X Marks the Pedwalk

artist spotlight : Lori Earley

Femme and Fatalité : the art of Lori Earley

by Rena Finkel

Lori Earley’s haunting portraiture has been a staple of the alternative and art scenes since she first began exhibiting her works in 2004. The beautiful women in her world are ethereal creatures; fantastic mannerist figures full of secrets. Their large eyes and elongated limbs are immediately recognizable, but it is the elegant-but-fierce melancholy mood that pervades her work that has given Earley such distinction. We were fortunate enough to be able to talk to the New York City artist about her work and her recent diagnosis with Ehlers-Danlos syndrome.

Tell us about how you developed your style.
Lori Earley : I honestly don’t know, it’s something that just came to me naturally. However, I think I might have finally found the reason and source of the distortion which I will explain later on. In high school art class, I was assigned to draw a self-portrait for the first time. When I drew mine, I found that I had a really difficult time making the eyes look real and in proportion to the rest of the facial features. I always inherently drew them much larger than they were. I tried several times after that to make my drawing look realistic but after several attempts, I had to give up because I just couldn’t do it. Whenever I was asked this question, I would say it was something I couldn’t explain. The best way I could put it into words was that the distortion of my figures was a visual manifestation of how I felt inside. The really interesting thing now though is that I was recently diagnosed with Ehlers-Danlos syndrome. It’s an extremely rare, genetic syndrome in which the physical features of someone with it tend to have large eyes, a slender build and stretchy, elongated hyper-mobile limbs, as I do. The reason for this is because Ehlers-Danlos syndrome affects the collagen in your body which is essentially the “glue” that holds your ligaments, bones, tendons, etc. together so it makes you very hyper-mobile and you tend to feel very stretched and elongated. The interesting thing about having this condition is that you can contort your body into unusual positions (many contortionists have the syndrome), but otherwise, depending on which type you have, the pain can be mild to excruciating, and I think the pain has lent itself well to emotions of the figures in my painting. When I found out I had it, it was like an epiphany! I finally had an answer as to where the natural distortion from my figures came from, and a lot of my fans made the connection as well. It was a very interesting discovery! Because I have Ehlers-Danlos though, it can be very difficult to keep up with my painting along with the business aspect of it (amongst other things), so I need assistance and found an amazing assistant who helps me tremendously with my business. She has been working with me for five years now and has become my best friend as well. I feel she deserves to be mentioned because without her, I wouldn’t be able to paint because I wouldn’t be able to keep up with everything because of my condition. So thank you, Sarah Smith!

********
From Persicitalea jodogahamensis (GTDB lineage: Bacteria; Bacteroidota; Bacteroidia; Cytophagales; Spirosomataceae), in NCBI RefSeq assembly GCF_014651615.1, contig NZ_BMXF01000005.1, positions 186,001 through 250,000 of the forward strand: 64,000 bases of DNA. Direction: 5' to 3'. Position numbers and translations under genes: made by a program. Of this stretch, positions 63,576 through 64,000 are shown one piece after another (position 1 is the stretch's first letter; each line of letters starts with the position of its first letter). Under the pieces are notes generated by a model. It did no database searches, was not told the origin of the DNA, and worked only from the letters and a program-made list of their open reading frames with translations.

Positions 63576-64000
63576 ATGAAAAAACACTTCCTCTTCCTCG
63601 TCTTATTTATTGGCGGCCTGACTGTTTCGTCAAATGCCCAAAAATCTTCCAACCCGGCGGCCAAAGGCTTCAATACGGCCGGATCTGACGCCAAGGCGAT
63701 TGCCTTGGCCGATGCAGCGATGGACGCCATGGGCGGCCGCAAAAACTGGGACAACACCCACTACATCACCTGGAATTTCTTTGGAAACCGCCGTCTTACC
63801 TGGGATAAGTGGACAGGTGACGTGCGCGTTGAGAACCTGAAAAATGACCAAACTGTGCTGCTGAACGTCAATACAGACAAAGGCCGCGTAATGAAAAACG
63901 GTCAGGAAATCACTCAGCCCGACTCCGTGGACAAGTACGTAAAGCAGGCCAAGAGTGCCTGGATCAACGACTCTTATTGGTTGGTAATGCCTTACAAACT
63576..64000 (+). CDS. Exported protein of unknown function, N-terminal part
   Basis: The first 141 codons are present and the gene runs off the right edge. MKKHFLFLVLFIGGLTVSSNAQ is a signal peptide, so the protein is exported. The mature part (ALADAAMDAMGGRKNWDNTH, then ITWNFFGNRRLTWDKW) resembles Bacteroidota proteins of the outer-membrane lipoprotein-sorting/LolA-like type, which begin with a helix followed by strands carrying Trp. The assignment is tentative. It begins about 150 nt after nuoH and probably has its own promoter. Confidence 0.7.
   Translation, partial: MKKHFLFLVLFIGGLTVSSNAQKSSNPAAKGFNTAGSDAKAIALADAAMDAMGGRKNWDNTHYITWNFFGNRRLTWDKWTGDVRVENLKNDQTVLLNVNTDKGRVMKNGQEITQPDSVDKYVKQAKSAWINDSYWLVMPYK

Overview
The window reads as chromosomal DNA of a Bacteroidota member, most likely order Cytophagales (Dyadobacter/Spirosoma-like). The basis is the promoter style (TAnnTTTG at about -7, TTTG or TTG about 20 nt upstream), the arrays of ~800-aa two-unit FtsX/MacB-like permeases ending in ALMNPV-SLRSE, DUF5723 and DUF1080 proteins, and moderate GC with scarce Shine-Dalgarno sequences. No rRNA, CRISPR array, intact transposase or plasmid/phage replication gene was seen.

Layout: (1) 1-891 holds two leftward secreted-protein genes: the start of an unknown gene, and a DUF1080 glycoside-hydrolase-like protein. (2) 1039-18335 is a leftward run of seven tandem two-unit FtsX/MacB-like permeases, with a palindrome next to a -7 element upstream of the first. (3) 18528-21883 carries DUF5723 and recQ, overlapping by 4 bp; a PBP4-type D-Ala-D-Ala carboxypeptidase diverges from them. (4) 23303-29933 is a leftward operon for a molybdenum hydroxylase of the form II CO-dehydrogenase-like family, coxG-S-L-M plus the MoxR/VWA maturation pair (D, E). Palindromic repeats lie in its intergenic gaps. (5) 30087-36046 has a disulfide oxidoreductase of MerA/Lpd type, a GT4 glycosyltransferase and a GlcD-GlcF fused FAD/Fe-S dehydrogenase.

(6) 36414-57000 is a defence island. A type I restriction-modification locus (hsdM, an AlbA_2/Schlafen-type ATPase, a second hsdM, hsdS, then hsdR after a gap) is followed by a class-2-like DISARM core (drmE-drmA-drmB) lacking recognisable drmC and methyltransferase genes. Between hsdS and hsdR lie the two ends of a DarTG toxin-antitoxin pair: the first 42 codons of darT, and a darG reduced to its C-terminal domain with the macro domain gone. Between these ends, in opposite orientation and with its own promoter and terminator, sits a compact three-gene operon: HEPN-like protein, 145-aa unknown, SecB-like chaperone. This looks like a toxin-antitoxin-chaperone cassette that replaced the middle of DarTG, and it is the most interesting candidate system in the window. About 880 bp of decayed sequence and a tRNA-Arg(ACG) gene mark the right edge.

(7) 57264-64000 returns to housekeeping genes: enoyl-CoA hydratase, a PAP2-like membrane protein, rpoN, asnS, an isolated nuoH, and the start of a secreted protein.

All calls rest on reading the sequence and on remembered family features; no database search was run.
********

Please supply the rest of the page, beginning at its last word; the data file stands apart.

read the full article in the October/November 2011 Issue

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